It's been three long years since The Legend of Zelda: Breath of the Wild rewired the connections inside my brain.
It messed me up. In some ways you might say it ruined video games. Other video games.
Sure, in the time since its release I've played other games, I might have even enjoyed some of those games. But every single one of them have been filtered through the earth-shattering prism that is Nintendo's. And trust me, it's not a flattering light.
It's no one's fault, really.
It's not God of War's fault that it's not Breath of the Wild. It's not Spider-Man's fault that it's not Breath of the Wild. I spent a good 10 hours playing Red Dead Redemption 2, hoping it was Breath of the Wild, then eventually gave up. No one's fault.
Sorry, other video games. You tried, but you weren't Breath of the Wild.
During the past three years, I've been trying my best to recover from Breath of the Wild. Trying to reframe my expectations. Trying my level best to remember that other games aren't Breath of the Wild. That in this world they often can't be Breath of the Wild. That, in a few rare cases, they shouldn't be Breath of the Wild.
Breath of the Wild is just different.
Breath of the Wild feels like it arrived fully formed from another dimension.
A dimension where video games evolved differently on an alternate timeline. Where RPGs aren't dependent on mission markers and laundry list fetch quests. Where open worlds aren't celebrated for their size and instead focus on in-the-moment experiences that spiral into spontaneous, weird emergent stories that are yours and yours alone.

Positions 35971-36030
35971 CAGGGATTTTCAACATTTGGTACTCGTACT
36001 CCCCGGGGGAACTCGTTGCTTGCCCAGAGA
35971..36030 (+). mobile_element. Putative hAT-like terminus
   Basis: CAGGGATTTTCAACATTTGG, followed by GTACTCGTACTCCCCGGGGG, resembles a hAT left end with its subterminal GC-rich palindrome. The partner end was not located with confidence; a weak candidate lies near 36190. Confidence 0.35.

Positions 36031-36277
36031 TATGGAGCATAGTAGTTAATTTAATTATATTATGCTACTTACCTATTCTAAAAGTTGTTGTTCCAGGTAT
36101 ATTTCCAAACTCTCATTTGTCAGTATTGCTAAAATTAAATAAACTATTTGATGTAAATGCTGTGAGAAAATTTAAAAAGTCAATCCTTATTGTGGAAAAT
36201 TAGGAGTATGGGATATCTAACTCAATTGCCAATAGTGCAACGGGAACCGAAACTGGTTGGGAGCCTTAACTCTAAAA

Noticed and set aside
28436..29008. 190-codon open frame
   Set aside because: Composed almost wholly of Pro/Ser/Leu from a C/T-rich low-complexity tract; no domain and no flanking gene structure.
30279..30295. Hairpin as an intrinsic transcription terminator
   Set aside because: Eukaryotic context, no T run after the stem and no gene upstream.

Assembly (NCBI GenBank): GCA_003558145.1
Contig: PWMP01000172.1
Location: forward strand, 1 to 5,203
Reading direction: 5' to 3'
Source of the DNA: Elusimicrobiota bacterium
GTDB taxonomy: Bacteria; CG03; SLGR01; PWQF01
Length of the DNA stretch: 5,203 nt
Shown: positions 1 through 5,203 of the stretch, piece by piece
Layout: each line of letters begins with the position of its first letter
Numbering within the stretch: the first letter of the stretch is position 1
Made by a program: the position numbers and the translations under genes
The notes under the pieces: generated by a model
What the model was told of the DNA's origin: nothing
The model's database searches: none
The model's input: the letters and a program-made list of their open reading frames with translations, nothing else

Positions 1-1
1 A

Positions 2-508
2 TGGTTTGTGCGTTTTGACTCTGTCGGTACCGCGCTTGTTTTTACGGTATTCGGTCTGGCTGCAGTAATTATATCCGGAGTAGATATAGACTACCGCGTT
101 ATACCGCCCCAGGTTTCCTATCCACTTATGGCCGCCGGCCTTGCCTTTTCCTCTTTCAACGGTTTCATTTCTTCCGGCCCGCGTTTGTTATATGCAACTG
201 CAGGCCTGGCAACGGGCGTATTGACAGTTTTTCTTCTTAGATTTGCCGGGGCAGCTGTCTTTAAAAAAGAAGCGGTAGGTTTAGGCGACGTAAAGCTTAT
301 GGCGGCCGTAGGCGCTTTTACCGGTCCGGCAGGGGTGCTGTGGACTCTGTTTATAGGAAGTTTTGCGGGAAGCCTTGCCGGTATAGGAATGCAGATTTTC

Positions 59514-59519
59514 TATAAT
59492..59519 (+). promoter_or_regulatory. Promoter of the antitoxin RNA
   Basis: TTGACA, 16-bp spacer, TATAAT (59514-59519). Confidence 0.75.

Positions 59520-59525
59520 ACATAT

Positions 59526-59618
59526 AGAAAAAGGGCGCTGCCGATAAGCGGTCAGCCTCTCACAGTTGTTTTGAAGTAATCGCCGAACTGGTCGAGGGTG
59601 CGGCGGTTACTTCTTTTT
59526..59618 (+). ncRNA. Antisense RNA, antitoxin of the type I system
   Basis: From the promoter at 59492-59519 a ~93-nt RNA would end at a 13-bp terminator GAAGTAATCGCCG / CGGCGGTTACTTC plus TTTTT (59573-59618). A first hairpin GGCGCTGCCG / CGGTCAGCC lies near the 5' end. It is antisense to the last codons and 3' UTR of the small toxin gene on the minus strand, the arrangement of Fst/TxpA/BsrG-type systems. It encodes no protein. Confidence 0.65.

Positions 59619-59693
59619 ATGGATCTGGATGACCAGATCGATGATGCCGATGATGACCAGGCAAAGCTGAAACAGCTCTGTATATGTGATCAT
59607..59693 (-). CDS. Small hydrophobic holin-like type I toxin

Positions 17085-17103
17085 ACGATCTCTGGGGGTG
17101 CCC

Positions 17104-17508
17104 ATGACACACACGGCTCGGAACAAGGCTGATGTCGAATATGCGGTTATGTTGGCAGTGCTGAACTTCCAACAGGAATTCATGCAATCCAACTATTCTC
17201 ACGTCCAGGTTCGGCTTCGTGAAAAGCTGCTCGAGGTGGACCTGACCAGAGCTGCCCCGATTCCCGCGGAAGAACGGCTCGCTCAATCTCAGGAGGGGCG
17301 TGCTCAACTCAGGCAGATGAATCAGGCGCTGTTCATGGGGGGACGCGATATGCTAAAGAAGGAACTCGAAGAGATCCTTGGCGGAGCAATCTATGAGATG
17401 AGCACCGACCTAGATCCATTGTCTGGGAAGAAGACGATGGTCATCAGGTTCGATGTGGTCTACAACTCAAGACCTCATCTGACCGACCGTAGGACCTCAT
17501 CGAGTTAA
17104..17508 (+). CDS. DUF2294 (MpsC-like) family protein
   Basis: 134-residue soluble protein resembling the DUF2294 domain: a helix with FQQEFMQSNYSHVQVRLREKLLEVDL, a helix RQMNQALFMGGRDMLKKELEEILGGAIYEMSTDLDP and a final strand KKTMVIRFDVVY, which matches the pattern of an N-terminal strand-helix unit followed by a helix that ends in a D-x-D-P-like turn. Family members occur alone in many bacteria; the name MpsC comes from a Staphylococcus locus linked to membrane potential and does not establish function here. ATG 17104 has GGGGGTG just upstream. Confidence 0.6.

A universe where exploration is a means to its own end, where meaningful encounters occur effortlessly, where there is a story around every corner.
A timeline where systems interplay in ways that encourage chaos. Or stillness. A world where you're accidentally riding a reluctant bear into a spontaneous wildfire one minute, then scrambling solo toward gorgeous vistas the next. A place where these transitions feel seamless.
Breath of the Wild was a game that felt traditional, but in the ways it wasn't it felt revolutionary. Breath of the Wild unraveled decades of open-world bullshit and began afresh like none of it existed. It was the most obvious thing you can imagine: an open-world game that focused almost exclusively on its open world. An intricate space designed, not to be catalogued or conquered, but explored and savored, complete with a cohesive set of intertwining game concepts that could be tinkered with but, unlike others, was somehow resistant to the breaks in logic that subvert regular video game experiences.
It is, almost certainly, one of the best video games ever made. It's certainly my own personal favorite.
Compared with Breath of the Wild, other video games feel like islands loosely connected by discrete systems that rarely mesh.
Now you are "crafting." Building gear and weapons. Now you are "leveling up." In the process of developing a "skill tree." You are en route to accepting your "mission" at the "mission marker." You are accumulating "experience points."
You are locked inside a universe intent on showing you every intricate facet of its work. Bolted inside a living, breathing poker machine where numbers appear over the heads of enemies you fire bullets into.